The “certain behaviors” and “perceptions” cited as reasons to block medical treatment can be explored during this time. But that’s only if the parent — and the child — is given the right to do so. It’s only after many years of a child affirming their gender socially and medically that they are able to begin the process of reassignment surgery or hormones if desired. A typical concern, as Maddox wrote, is that parents are likely to somehow push their children into further changes, or that if a minor does choose themselves, they will regret it.
But the desire to physically embody how one feels about themselves does not begin or end with a birthday, and regret is uncommon: in a 2015 study by the U.S. National Center for Transgender Equality, only 8 percent of nearly 28,000 people expressed a sense of regret after transitioning.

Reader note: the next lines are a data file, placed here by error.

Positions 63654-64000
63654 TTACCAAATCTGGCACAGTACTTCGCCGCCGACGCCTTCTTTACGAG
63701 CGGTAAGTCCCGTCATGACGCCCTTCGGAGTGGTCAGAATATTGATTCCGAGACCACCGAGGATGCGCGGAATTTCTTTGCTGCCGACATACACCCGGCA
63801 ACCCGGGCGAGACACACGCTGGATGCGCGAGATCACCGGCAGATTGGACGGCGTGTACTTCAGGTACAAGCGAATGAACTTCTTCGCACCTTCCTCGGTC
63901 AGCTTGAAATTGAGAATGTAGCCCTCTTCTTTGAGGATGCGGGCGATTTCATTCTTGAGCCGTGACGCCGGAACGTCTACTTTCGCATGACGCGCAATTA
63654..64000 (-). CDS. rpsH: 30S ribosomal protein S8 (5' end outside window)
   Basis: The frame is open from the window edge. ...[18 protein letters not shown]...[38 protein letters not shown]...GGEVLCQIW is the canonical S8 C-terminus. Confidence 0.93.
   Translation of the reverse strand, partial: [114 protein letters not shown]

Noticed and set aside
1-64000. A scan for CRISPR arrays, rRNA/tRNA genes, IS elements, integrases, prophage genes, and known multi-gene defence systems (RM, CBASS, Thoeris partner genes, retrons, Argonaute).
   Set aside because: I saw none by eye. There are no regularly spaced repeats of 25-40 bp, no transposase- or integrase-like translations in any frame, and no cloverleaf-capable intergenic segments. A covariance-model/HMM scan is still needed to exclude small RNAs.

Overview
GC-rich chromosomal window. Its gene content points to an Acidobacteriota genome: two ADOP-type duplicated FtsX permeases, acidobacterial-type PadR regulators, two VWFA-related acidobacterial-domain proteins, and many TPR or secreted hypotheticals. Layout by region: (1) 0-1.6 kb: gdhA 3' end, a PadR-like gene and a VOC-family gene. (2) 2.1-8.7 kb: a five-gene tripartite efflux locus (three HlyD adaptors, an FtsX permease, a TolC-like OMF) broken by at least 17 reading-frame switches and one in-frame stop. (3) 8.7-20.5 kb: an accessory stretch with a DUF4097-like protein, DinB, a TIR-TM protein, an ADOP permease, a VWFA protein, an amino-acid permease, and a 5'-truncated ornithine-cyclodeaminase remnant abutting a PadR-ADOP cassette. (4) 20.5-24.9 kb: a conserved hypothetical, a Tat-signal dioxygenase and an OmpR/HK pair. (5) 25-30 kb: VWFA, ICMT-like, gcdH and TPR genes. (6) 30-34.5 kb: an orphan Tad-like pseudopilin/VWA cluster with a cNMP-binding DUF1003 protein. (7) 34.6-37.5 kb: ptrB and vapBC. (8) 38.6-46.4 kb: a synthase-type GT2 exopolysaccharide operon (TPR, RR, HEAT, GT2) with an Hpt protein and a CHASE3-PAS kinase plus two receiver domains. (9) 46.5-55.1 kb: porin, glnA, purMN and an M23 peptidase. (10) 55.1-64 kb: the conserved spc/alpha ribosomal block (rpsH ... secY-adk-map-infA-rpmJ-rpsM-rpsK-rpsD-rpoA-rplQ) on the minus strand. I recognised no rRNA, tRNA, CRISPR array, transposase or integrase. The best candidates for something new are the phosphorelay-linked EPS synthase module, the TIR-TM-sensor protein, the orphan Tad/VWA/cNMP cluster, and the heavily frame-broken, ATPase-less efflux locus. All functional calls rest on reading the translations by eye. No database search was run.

The real risk is that, in ignoring the phrase “let live,” lawmakers are quite literally putting lives in danger. In grumbling about a child’s mind not yet being developed, Maddox forgets that nearly every medical source out there asserts that the brain is not fully developed until age 25. Making minors wait until they are 18 to receive hormone therapy or surgery adds years onto the mental health issues that are caused by dysphoria: in a study published by the Journal of Adolescent Health in 2014, it was found that transgender youth have a “twofold to threefold” increased risk of anxiety, depression, and suicidal ideation. In another study by the American Academy of Pediatrics, 50 percent of trans boys, 41 percent of nonbinary teens and 30 percent of trans girls had attempted suicide in their lifetime.